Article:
Additional phases of solar heating for the remaining buildings are in the design stages. There are lots of additional solar collectors available, and the intent is to have a good solar contribution for all of the buildings. The expense of heating and cooling should be considerably reduced. The comfort should be considerably improved. And the carbon foot print will be minimized. This helps the Monastery budget their limited funding in a more intelligent manner. The systems also become a working example of solar energy utilization. And are a working tool to be used to educate others on environmental responsibility and the intelligent use of the resources God has provide.  We invite any questions or comments.  We are delighted to be working with Mr. Richard Chacon and his staff.  For further information you may contact his company Independent Energy Solar, 118 South Miller Avenue, Farmington, NM87401, or call 505-326-3634.

On August 1, 2013, the workers and Richard Chacon, from Independent Energy install the next four solar panels. It rains while they are installing the panels but they continue working. The day is cloudy, perfect for working on the roof.

August 12, 2013, some of the work on the hot air solar panels on the carport roof is finished. The workers then remove a piece of the cement sidewalk between the carport and the end room of kitchen/ refectory building to make a trench for the duct from the solar panel to the Refectory/Kitchen building.

On August 23, 2013, Ernest, Felix, Tommy, and Javier continue to work on the ducts for the hot air solar system.  They install the remaining four vents on the other side of the sisters’ cells and the return vent in the closet next the heater closet and begin installing the vents in the Refectory/Kitchen.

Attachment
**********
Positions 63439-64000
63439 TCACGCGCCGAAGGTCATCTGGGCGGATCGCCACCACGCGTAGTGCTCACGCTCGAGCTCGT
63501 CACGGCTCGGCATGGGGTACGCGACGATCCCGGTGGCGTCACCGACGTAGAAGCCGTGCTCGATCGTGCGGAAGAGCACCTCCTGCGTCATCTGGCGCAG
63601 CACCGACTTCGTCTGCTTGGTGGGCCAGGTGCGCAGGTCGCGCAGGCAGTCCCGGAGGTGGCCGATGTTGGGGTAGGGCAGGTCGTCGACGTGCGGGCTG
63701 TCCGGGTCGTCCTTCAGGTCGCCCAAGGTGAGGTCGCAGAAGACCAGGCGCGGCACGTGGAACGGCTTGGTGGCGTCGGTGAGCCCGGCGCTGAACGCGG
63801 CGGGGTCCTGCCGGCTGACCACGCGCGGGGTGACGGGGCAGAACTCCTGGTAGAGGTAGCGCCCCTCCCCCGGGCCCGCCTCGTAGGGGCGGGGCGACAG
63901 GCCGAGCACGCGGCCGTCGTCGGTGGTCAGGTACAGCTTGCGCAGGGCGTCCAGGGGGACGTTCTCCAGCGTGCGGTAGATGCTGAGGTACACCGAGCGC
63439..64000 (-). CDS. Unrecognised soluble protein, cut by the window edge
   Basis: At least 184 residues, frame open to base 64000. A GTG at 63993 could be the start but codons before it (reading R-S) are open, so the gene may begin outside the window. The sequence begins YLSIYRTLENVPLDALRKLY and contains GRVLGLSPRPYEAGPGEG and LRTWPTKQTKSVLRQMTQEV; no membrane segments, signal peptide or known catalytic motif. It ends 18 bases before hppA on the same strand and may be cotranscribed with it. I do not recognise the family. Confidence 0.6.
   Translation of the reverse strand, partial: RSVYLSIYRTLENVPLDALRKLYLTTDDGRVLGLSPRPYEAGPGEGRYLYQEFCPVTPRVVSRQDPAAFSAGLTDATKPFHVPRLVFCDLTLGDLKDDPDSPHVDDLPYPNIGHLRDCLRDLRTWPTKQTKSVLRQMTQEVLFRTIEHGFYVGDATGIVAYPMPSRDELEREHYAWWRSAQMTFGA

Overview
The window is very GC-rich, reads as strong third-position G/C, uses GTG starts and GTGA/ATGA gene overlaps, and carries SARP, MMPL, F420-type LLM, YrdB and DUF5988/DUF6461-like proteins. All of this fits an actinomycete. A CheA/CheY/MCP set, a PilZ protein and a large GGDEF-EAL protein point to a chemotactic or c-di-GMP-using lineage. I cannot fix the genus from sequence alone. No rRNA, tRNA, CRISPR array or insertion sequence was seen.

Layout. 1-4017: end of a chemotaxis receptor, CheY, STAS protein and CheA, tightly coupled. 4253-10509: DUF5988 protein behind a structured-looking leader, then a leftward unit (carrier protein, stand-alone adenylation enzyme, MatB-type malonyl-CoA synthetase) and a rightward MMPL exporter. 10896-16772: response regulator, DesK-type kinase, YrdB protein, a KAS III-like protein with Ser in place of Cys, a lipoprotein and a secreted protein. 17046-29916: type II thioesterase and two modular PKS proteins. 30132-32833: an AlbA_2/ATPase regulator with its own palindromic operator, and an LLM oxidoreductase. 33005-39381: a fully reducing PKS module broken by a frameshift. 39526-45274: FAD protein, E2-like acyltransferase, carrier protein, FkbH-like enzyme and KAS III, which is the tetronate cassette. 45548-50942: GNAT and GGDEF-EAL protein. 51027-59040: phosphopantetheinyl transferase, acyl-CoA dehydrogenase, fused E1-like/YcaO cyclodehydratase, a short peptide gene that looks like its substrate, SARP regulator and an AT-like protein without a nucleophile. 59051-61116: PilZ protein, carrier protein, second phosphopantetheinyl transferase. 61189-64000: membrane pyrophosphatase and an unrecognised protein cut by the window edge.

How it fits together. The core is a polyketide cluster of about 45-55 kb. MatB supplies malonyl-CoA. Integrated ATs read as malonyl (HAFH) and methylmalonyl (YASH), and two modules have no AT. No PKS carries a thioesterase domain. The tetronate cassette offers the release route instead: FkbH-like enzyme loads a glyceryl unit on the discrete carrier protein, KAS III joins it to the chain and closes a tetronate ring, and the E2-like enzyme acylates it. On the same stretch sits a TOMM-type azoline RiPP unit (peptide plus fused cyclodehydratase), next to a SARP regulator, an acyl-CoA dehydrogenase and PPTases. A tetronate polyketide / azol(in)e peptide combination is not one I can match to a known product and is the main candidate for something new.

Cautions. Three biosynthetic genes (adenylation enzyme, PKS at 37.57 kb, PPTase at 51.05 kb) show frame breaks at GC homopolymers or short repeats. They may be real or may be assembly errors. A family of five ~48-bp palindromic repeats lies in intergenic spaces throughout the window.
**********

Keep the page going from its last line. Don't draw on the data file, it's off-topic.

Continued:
September 3, 2013, three motors for the hot air solar system were purchased, two at $700 and another at $800.  On September 4, 2013 and Tommy connected the electric box installed last week on the sisters building for the hot air solar system.

Thursday, Sept 5, 2013 – Ernest and Felix are making insulation forms that will cover the metal ducts that go to the solar panels on the roof of the carport.  The other workers, Tommy and Javier are preparing ducts that will go from the rock box to the panels. These ducts will carry the hot air from the panels through the rock box to the sisters building and the Refectory/Kitchen. And, the return ducts will bring back the cool air, approximately 70 degrees. The ducts that go from the rock box to the sisters building and to the Refectory/Kitchen area were installed in the crawl space under each building last week.

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September 10, 2013Work continues on the hot air solar system as noted in the picture of the workers installing a third motor. This motor feeds the hot air that is heated from the four panels that were installed on the car port roof into the rock box (the heart of the system), which is located in the corner of the carport. From the bottom of the box (one motor pictured, lower left) there are two ducts with smaller motors that feed the hot air from the box to the Kitchen/Refectory and to the sisters building.  This building is where the sisters live, and where they work during the work period (9 am to 12:30 pm), rest or free time from 2:00 pm to 3:20 pm, and also pray Lectio Divina in their cells (4pm to 5 pm) and sleep at night (8 pm to 4:15 AM).